Just last week I was feeling very bitter about suggestions that a local wading pool renovation be put on hold in order to save some trees. This week, I'm trying to save a tree of my own. I've got my fingers crossed that a massive construction project next door doesn't destroy the tall balsam fir in my backyard. The tree is planted about a foot away from the property line. Last summer, in preparation for their project, the neighbours mercilessly hacked back several branches extending over the fence and into their air space. Savages, I tell you. Today, with the construction of a one-storey addition and basement going full steam ahead, a backhoe shredded all the roots growing into their yard. Every cut, slice and dice has been painful to witness. I'm convinced it's payback.
It's almost as if the park trees I am willing to sacrifice for the sake of a new wading pool planned this whole thing. They want me to witness the fir's suffering and perhaps even its slow, agonizing death by construction. Nice try trees! I almost...ALMOST... felt guilty for a half-second. I would hate to lose this tree. I really, really would. The loss of any healthy, mature tree is a minor tragedy. So, I am doing what I can to help the tree de-stress during what is undoubtedly a stressful time in its life. Mainly this involves giving the tree lots of water. If I'm able to ease some of the drought stress on the tree (we've just been through the driest summer in 50 years here in the T-dot), I'm hopeful it will focus its energies on surviving the root damage.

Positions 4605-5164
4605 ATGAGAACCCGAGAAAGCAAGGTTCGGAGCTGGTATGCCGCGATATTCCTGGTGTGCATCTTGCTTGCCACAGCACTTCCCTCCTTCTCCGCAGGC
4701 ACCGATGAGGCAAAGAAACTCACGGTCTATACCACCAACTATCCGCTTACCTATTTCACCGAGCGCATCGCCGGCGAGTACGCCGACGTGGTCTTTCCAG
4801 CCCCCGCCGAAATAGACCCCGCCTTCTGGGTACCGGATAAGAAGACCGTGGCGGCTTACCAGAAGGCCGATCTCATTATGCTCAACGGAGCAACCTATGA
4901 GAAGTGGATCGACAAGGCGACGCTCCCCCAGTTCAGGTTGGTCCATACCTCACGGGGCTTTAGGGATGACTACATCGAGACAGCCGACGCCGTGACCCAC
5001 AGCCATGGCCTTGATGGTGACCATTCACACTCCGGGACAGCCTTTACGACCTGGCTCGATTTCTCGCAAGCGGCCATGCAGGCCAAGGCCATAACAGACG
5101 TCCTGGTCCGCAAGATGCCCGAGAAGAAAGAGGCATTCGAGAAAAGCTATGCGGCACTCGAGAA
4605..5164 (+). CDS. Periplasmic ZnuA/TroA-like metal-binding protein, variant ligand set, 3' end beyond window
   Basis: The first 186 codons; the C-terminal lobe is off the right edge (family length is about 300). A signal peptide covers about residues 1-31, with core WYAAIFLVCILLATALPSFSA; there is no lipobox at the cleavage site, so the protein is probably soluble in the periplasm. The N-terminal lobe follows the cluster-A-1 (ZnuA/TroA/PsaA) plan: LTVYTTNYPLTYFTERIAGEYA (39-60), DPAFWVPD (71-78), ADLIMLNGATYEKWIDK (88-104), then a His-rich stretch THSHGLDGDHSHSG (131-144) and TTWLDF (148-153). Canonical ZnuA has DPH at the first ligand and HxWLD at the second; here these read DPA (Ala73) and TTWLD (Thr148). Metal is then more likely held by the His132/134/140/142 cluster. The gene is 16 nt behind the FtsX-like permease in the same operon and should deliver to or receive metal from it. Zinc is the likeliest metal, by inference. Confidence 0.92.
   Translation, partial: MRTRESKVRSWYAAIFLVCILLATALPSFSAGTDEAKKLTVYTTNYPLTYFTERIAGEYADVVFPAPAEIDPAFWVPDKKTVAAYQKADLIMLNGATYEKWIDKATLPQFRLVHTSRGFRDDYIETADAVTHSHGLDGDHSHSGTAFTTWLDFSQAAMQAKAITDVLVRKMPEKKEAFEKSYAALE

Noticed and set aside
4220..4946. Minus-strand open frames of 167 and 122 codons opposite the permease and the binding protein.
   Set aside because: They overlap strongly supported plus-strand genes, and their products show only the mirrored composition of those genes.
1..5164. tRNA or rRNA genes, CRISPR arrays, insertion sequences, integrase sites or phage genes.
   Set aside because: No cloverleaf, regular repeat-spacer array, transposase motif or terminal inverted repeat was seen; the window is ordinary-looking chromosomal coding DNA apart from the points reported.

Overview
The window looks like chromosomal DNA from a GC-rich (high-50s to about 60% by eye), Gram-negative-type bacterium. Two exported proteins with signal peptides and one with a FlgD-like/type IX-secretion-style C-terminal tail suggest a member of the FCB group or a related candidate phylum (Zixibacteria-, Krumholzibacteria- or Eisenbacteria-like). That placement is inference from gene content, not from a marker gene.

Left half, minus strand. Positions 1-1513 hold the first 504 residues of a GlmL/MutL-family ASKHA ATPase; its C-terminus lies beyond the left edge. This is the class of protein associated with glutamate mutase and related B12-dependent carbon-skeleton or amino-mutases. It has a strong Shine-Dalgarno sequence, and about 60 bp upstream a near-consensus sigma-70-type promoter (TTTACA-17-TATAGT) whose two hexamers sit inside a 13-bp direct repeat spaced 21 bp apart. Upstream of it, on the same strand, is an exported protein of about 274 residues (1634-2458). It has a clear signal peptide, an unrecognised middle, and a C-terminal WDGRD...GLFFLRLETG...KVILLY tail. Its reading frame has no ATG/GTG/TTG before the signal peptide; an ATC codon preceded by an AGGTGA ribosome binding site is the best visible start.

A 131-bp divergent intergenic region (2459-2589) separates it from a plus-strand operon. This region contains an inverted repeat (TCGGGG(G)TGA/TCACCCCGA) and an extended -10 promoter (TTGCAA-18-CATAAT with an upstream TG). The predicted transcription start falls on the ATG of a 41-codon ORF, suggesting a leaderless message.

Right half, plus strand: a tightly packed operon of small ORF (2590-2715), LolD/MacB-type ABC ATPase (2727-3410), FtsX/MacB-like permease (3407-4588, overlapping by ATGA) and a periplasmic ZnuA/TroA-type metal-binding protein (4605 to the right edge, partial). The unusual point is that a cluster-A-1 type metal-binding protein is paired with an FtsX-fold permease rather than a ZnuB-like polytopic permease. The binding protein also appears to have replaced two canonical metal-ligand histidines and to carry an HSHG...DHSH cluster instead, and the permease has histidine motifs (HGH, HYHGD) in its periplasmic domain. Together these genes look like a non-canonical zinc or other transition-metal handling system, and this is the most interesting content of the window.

This tree suffered root damage once before thanks to another construction project by the same neighbours. It produced yellow needles on its lower branches for a few years and dropped needles like crazy for a while. But this summer it was back to its usual robust self. I see that as a good sign. The tree fought back once. I hope it will fight back again. In fact, I'm counting on it. But this construction project is big. Massive. Monsterous. I don't know if the tree stands a chance this time around. I'm rooting for it and will be out there nightly with my hose. Maybe, just maybe, with a little human help, this tree and the resilience it has shown in the past, will stand the test of time. Or maybe tree karma really is out to get me.